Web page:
The return to tradition means the death of ideology in Jewish life. Contemporary returnees are rarely interested in the ques­tion “Is it true?” They are much more interested in the question “Is it Jewish?” Orthodox ritual is revived because it is good for Jewish survival, not because the theological ideas that spawned it are be­lievable. Even the Lubavitchers recom­mend action over belief. Say the prayer even if you do not believe in the prayer. The act of recitation will turn you into a believer.

Everything is linked to the urgency of Jewish survival. Integrity vanishes. The ideological framework of rabbinic Judaism is torn down and replaced by a bland commitment to doing more and more Jew­ish things. Does the El Male prayer refer to an afterlife in Paradise? Who cares, it’s Jewish! Does the bedeken (veiling) cere­mony before the wedding arise out of the male chauvinist need of the groom to identify the bride he has purchased? Who cares, it’s Jewish! Does the recitation of the ten plagues at the Passover seder suggest that God is a vengeful deity who punishes the good together with the wicked? Who cares, it’s Jewish! Sincere belief goes out the window. The body of tradition is retained. But the heart of tradition, its be­lief system and world view are dead. Only the ultra-Orthodox pay any attention to the necessity of both. And then not always.

The return to tradition means the new self-confidence of the Orthodox. On the one hand, there is the creeping polariza­tion of the Jewish community between the militant ultra-Orthodox and the secular­ized Jews (whether they be formally reli­gious or openly secular). On the other hand, there is the growing intrusion of Orthodox demands on the general commu­nity through the new army of devoted missionaries, who present themselves as our teachers and serve as a wedge of indoctrination and pressure. Partial re­turnees, who are ambivalent about tradi­tional lifestyles, are like putty in the hands of these missionaries. They do not want to be Orthodox. But they feel guilty not being Orthodox. They believe that the “real” Judaism is the old religious tradition. Only the Orthodox, in their eyes, have any legitimate authority. Despite the smallness of their numbers, the Orthodox have turned non-Orthodox Jews into ideological defen­dants. The ultra-Orthodox do not wish to participate in the general Jewish commu­nity; they wish to control it through a form of spiritual intimidation.

How do we respond to the return to tradition?

We refuse to view the return to tradition as something positive. The segregated lifestyle of the full returnees is unattractive to contemporary Jews who embrace an open society. And the ambivalent stance of par­tial returnees is without integrity or prin­ciple — an effortless, nostalgic indulgence.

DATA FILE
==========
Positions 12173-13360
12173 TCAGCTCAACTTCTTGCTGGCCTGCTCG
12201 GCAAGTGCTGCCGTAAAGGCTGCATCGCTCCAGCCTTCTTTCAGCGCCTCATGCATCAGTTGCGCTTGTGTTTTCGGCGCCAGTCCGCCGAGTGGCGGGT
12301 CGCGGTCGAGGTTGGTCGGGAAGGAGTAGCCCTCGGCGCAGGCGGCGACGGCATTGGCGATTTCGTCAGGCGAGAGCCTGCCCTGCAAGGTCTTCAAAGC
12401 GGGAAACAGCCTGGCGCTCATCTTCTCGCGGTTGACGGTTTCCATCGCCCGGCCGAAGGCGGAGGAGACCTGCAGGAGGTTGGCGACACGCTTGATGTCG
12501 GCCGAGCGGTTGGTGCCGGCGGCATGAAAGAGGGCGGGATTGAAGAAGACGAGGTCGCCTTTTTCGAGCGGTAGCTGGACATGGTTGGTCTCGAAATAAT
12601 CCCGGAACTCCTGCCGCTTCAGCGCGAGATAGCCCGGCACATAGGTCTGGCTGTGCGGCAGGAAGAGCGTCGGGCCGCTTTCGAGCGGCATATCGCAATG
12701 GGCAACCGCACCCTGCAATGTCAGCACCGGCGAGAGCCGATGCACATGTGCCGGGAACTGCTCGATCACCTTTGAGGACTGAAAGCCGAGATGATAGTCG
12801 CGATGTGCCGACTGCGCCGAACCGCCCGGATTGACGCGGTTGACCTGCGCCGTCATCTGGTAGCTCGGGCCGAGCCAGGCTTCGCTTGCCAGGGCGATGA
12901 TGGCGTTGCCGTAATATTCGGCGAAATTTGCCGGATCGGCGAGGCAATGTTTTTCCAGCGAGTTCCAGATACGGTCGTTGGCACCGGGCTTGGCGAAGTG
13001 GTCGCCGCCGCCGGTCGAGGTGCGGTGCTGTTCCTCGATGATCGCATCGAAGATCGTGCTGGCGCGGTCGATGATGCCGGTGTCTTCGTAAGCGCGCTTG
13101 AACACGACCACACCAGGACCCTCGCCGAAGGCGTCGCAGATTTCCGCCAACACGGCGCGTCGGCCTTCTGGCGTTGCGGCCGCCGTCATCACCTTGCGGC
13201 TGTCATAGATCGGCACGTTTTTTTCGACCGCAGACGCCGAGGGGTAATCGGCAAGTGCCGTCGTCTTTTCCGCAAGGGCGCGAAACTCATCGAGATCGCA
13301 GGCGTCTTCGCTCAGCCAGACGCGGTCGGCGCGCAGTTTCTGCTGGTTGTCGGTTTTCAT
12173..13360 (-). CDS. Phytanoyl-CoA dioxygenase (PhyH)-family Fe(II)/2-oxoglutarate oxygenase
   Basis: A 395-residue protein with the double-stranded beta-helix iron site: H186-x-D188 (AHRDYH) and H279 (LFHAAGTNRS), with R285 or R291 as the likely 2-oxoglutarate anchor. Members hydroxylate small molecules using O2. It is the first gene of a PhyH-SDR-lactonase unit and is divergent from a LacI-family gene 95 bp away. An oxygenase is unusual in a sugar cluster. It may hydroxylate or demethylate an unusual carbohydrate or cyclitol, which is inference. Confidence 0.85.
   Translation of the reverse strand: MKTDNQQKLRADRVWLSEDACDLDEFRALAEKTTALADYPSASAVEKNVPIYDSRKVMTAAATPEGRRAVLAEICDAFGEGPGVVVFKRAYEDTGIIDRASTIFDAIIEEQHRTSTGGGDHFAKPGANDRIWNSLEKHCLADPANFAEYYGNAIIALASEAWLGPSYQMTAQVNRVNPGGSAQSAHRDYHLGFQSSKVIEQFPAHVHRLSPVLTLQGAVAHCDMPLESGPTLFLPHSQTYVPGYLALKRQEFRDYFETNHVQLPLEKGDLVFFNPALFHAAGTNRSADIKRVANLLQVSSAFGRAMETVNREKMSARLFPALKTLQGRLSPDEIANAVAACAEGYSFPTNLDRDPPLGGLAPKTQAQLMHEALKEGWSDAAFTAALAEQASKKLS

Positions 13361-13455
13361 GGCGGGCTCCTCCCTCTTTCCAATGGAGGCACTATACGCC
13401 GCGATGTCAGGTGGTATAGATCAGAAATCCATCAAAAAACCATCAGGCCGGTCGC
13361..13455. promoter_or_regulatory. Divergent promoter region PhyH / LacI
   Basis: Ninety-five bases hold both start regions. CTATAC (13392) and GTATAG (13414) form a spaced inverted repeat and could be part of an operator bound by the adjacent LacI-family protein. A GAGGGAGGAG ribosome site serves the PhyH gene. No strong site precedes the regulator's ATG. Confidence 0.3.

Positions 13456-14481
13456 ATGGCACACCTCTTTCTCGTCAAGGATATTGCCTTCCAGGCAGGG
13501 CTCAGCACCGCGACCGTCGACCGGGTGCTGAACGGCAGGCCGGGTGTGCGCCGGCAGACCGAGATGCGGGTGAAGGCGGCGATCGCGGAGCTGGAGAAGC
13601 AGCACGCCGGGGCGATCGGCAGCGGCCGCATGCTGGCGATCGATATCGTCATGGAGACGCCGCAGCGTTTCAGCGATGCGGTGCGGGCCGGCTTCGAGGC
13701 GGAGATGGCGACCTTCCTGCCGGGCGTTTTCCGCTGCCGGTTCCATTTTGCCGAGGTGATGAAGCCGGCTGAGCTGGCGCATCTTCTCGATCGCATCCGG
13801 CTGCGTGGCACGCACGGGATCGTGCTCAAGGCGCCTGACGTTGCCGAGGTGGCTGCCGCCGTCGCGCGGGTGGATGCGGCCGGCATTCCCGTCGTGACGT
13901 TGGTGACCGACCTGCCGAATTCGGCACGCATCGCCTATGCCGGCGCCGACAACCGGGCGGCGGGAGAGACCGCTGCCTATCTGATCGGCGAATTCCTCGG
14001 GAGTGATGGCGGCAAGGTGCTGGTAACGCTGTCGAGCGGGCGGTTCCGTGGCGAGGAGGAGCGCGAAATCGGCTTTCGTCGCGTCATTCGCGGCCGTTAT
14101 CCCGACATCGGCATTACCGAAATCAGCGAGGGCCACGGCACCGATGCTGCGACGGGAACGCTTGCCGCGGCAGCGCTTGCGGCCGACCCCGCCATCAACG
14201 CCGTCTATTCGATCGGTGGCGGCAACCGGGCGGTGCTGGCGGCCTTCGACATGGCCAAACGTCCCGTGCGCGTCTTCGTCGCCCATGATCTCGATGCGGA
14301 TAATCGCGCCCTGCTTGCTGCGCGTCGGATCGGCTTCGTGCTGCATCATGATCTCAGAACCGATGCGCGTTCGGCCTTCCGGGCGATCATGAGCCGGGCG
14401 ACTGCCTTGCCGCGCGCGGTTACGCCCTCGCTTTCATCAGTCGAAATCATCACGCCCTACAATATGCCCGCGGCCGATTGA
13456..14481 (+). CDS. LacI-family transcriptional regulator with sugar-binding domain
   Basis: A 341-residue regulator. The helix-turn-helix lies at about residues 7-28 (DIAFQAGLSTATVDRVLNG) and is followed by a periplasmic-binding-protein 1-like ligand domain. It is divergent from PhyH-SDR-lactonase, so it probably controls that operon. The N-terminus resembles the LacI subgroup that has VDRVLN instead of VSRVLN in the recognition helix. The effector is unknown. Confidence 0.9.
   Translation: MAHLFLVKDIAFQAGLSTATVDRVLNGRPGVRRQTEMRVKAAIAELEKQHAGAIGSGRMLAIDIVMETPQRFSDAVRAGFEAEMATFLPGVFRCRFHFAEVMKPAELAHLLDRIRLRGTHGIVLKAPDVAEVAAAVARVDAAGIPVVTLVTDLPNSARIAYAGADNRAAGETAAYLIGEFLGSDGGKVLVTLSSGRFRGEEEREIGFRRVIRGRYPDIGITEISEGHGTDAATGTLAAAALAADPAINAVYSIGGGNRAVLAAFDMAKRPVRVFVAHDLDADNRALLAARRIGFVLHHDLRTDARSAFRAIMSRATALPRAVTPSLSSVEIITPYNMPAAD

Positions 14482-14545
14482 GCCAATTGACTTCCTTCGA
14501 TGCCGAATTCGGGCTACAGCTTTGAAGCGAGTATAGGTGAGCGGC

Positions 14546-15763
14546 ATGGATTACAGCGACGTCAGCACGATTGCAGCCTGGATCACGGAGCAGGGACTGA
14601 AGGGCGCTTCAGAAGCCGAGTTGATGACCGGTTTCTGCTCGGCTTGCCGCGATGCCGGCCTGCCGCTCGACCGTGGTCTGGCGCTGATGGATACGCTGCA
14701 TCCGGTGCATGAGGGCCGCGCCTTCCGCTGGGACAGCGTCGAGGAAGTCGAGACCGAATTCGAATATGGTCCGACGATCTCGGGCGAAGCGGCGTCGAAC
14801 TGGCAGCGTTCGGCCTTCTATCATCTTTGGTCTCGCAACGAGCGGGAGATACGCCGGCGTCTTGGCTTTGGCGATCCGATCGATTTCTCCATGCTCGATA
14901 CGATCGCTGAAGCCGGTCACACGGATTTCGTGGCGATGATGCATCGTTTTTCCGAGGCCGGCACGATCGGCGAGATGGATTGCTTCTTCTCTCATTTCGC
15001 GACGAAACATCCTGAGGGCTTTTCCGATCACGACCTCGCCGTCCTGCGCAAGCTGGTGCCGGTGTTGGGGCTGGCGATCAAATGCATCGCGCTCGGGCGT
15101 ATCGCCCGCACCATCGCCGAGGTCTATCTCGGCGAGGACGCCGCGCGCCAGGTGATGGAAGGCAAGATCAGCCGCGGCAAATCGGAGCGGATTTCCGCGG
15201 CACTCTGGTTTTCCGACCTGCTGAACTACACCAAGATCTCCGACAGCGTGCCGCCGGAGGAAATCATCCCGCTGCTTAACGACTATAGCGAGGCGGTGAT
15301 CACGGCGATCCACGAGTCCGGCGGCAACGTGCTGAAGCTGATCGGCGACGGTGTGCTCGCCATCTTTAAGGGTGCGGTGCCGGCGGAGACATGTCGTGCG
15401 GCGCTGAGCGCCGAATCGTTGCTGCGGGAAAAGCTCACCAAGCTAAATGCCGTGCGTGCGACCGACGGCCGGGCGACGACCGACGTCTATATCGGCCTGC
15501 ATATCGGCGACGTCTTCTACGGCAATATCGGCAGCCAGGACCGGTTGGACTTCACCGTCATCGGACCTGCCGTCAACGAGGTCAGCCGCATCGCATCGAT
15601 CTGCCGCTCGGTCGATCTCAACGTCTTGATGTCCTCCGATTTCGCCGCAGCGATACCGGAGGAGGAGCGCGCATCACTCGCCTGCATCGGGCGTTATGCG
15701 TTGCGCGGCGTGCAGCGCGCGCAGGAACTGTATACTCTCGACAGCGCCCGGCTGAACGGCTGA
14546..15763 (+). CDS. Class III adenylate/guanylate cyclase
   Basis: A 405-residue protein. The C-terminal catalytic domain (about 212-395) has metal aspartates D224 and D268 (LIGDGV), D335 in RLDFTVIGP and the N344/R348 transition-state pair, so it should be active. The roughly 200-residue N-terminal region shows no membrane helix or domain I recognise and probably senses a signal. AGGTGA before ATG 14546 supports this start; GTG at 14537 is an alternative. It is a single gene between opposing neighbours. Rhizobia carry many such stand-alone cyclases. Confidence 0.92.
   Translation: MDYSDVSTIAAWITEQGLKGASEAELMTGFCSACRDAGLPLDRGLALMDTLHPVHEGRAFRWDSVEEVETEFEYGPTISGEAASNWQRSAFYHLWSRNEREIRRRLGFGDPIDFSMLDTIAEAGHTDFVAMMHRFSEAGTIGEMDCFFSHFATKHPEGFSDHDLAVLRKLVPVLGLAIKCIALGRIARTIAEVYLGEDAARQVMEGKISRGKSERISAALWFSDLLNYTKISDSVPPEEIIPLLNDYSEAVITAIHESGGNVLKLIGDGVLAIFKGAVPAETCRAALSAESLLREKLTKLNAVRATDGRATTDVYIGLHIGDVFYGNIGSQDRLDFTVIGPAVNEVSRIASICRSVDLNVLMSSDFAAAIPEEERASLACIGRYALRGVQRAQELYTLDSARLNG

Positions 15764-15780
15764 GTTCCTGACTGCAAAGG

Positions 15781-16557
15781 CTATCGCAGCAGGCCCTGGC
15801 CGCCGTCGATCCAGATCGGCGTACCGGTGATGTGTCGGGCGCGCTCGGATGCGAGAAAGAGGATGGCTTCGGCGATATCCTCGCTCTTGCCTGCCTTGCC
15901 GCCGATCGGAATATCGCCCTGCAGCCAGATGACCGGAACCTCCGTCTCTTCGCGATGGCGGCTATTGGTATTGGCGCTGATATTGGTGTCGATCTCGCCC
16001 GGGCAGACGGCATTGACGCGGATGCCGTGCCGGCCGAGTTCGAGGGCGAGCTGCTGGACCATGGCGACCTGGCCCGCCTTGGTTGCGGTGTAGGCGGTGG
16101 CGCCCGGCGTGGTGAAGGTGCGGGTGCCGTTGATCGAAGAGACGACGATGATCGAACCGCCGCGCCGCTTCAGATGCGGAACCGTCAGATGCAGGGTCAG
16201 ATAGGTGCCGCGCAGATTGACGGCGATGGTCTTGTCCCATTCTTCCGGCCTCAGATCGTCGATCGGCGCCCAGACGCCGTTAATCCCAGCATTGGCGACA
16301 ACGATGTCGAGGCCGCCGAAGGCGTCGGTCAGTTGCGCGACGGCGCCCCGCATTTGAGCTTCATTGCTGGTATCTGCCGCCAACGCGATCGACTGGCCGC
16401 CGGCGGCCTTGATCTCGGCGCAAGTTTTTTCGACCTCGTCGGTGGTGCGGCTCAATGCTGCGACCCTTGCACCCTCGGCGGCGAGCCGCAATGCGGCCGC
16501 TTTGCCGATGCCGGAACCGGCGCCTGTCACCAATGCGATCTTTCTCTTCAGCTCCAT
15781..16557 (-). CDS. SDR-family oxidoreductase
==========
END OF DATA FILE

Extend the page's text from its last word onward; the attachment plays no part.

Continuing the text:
We refuse to give the Orthodox the authority they do not deserve. We do not play the Torah and Talmud game. Only by boldly proclaiming that our authority lies in reason, conscience, and the Jewish ex­perience will we be able to counter the new intimidation. In that respect Humanistic Judaism can play an important role. We are the only Jewish movement willing to de­clare our independence from the old losing strategy. We cannot find our legitimacy in the sacred documents of Orthodoxy. The Torah and the Talmud are historically interesting, but they are not and cannot be the constitution for dissenting Jews. Only when we have a literature that clearly expresses what we believe will we be free of the curse of apology, inferior status, and hypocrisy. If we do not need to be “kosherized” by tradition, we do not need to return to it. There are other ways to be effective Jews.

We refuse to endorse the notion that only Orthodoxy can guarantee the survival of the Jewish people. The most dramati­cally successful Jewish movement in the twentieth century was Zionism. Zionism means more than the reestablishment of an independent Jewish state. It also means the redefinition of Judaism as an ethnic cul­ture. Only a bold cultural Judaism, which is unafraid to proclaim its radical break with Orthodoxy and to live with the virtues and risks of an open society, can reach the vast majority of Jews.

The return to tradition is a powerful challenge to Secular Humanistic Jews. It is also an opportunity to make our unique message heard.

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Note on sources: The Jewish Humanist  was the monthly newsletter of The Birmingham Temple. The periodical Humanistic Judaism was the quarterly journal of the Society for Humanistic Judaism. The Center for New Thinking was Wine’s adult learning program beyond Humanistic Judaism. Selections from Wine’s books are appropriately cited.